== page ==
Please use this identifier to cite or link to this item: http://hdl.handle.net/10497/13781
Title: 
Teaching and learning difficult chemistry topics: The need for a content framework
Authors: 
Issue Date: 
Sep-2000
Citation: 
Tan, D. K. C., Goh, N. K., Chia, L. S., & Treagust, D. (2000). Teaching and learning difficult chemistry topics: The need for a content framework. In J. Ee, Berinderjeet Kaur, N. H. Lee and B. H. Yeap (Eds.), New ‘Literacies’: Educational response to a knowledge-based society: Proceedings of the ERA-AME-AMIC Joint Conference 2000 (pp. 415-422). Singapore: Educational Research Association.
Abstract: 
Students have difficulties in learning certain topics in chemistry, for example, bonding, equilibrium, chemical reactions, electrochemistry, mole concept, and qualitative analysis. Possible reasons why students find such topics difficult include the abstract nature and the inter-relatedness of the concepts involved, the need to shift between four representation systems, and the involvement of process skills. A sound starting point for the teaching and learning of a difficult topic would be the clarification of the knowledge base that is required for the topic. Lists of conceptual and propositional knowledge statements and facts, process skills and metacognitive strategies, as well as concept maps should be drawn up to define the content framework for the topic. This would help teachers and learners to know what exactly is required for the topic. In this paper, the authors describe how they define the content framework for secondary chemistry qualitative analysis to facilitate the teaching and learning of qualitative analysis.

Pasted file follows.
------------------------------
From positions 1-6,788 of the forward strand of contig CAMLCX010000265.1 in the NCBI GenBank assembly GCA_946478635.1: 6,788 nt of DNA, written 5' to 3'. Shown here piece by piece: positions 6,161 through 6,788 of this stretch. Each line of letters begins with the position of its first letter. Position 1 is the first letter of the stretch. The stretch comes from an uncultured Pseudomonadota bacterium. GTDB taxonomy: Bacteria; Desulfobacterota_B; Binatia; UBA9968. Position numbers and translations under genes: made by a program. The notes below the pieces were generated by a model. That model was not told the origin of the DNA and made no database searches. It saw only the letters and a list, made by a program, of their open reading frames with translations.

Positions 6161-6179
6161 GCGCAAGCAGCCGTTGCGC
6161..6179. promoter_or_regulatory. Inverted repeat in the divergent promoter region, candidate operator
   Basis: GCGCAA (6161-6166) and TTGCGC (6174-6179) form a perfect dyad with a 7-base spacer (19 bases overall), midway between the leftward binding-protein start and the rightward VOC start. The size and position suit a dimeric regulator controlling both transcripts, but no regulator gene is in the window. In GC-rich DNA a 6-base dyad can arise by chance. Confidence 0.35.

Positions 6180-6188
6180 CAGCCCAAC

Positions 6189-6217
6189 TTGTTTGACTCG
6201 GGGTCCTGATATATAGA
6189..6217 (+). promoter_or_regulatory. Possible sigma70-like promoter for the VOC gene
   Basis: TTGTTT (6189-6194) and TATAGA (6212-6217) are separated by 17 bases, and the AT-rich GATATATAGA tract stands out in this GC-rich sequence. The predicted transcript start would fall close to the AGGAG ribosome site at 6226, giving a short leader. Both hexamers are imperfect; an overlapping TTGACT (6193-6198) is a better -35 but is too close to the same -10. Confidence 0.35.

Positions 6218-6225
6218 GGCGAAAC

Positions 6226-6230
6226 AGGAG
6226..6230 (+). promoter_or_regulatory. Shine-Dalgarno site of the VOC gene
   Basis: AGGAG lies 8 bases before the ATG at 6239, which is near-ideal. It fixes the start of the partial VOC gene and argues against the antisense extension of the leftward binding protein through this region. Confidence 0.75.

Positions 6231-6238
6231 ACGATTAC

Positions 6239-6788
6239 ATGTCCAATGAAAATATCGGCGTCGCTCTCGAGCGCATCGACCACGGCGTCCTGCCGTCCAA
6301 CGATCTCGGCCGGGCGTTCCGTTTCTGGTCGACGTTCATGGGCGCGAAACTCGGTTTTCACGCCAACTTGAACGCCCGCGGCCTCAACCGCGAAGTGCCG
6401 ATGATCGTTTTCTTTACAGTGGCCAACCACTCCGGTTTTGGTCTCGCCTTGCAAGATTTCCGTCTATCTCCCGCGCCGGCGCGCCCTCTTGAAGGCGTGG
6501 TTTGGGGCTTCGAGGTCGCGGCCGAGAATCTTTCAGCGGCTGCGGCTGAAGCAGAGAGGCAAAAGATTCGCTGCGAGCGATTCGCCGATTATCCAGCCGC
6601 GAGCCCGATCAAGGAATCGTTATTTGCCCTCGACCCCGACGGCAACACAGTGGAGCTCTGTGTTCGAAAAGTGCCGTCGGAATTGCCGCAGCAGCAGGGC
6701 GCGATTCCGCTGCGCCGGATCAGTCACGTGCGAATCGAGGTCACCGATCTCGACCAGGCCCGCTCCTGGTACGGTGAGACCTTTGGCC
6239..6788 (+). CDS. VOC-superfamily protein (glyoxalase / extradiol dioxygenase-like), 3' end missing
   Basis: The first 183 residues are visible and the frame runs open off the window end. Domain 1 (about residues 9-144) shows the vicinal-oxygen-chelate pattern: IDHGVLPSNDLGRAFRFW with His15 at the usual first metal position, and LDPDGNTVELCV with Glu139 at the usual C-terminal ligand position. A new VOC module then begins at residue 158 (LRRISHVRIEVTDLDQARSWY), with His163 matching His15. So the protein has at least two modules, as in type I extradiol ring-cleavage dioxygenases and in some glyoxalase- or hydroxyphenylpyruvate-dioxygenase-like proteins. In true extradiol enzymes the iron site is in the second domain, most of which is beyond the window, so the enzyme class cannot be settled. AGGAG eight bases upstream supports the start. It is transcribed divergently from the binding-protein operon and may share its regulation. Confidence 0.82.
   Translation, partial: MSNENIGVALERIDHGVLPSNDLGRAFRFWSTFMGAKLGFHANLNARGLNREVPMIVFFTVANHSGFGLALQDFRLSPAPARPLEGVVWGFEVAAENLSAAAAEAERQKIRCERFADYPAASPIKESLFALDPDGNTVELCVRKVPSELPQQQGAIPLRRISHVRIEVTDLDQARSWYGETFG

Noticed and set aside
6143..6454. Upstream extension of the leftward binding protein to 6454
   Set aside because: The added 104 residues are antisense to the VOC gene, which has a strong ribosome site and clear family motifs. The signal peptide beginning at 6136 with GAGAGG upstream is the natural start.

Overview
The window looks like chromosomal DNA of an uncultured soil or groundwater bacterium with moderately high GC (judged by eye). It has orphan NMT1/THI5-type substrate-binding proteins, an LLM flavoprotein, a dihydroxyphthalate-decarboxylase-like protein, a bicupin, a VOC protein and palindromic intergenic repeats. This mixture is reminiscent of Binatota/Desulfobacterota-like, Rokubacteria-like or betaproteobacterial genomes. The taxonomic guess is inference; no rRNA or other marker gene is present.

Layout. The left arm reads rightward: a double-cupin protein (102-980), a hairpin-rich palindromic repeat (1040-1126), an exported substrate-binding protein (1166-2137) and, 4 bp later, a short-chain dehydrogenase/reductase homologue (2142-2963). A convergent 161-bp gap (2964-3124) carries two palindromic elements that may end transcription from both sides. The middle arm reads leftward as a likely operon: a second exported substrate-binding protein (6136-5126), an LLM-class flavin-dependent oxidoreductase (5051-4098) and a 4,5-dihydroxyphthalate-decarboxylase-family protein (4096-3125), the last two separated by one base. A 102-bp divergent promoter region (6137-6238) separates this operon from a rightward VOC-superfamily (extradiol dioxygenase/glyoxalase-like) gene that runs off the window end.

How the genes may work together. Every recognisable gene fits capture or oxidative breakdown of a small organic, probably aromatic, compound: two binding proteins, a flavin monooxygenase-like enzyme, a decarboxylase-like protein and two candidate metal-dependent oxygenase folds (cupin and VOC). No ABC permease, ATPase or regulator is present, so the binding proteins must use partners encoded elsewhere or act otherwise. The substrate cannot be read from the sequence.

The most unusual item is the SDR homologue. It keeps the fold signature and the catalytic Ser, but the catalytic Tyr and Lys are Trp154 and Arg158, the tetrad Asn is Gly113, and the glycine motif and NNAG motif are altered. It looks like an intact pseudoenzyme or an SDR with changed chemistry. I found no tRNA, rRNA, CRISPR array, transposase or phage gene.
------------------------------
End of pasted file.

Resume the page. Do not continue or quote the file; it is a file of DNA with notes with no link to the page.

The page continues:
Description: 
This paper was published in the Proceedings of the ERA-AME-AMIC Joint Conference held at Singapore from 4-6 September 2000
URI: 
Appears in Collections:Conference Papers

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